Iliopsoas Bursitis & Inflammation

Iliopsoas Bursitis

The iliopsoas muscle is a powerful hip flexor used to bring the knee up at speed when running. Inflammation of the tendon, or the bursa (small sack of fluid) can cause gradual onset pain deep in the groin area.

The muscle or tendon itself can become inflamed causing groin pain and a feeling of tightness and swelling.


Iliopsoas bursitis symptoms and iliopsoas tendon inflammation have similar symptoms and may be difficult to distinguide between the two. Symptoms include pain at the front of the hip which may radiate down to the knee or even into the buttocks.

There will be tenderness at the front of the hips and possibly in the front of the quadriceps muscles. A snapping sensation may be felt in the hip. In the mornings, pain and stiffness could be felt which eases as the body gets warmed up. Pain usually gets worse as activity increases. Pain is felt on resisted hip flexion and passive hip extension (taking the leg backward).

Overuse and repetitive activities such as running can make this injury more likely to develop. The bursa reduces friction between tissues and bones so when this becomes inflamed, pain flares up in this area.

Causes of Iliopsoas bursitis

It is sometimes also called Iliopectineal bursitis. A bursa is a pouch of fluid which helps to reduce friction between soft tissues and the bone underneath. Iliopsoas bursitis is an overuse injury which occurs due to repetitive rubbing of the Iliopsoas tendon on the bursa.

For this reason, it is most common in people who perform repetitive activities such as running or swimming.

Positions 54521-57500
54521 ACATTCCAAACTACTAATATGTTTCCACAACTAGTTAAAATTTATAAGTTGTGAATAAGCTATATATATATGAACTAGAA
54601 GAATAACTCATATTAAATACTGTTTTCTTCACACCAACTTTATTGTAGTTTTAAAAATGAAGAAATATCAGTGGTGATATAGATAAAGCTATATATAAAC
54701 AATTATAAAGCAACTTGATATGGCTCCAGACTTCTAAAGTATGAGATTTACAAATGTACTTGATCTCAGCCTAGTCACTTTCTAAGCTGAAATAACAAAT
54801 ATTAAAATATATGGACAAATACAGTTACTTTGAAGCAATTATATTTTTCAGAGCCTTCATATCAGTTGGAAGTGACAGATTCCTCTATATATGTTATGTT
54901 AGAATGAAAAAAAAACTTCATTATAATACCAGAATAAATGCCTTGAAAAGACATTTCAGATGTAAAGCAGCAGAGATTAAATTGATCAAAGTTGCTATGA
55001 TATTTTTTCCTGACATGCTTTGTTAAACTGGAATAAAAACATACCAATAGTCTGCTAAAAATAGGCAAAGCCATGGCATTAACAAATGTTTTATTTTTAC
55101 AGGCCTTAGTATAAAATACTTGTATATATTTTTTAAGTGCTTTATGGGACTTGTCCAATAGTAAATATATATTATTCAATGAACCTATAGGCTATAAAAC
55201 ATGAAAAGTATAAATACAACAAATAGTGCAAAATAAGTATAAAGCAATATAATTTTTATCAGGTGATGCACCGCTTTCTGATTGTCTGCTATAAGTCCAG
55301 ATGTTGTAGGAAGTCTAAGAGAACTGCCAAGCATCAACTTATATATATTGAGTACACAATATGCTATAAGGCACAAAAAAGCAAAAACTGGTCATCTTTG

Iliopsoas tendonitis may also result in iliopsoas bursitis due to the close proximity of the two structures.

A big contributor to the development of iliopsoas bursitis is having tight hip flexor muscles. This puts more pressure on the front of the hip and causes more friction between the tendons and the bursa.


What can the patient do?

  • Rest from repetitive activities or those that cause pain.
  • Apply ice to ease pain and inflammation.
  • Gently stretch the hip flexor muscles, provided this is pain-free.
  • Visit a sports injury specialist.

What can a sports injury specialist do?

  • Refer you for a CT scan or MRI if necessary to confirm the diagnosis.
  • Prescribe or advise on anti-inflammatory medications.
  • Design a rehabilitation programme to correct any muscle imbalances.
  • This most frequently involves stretching the hip flexors and strengthening the abdominals and glutes.
  • Check biomechanics and the need for orthotics etc.
  • If conservative treatment is not successful, a corticosteroid injection may be given.
  • Surgery to release the iliopsoas tendon is the last resort.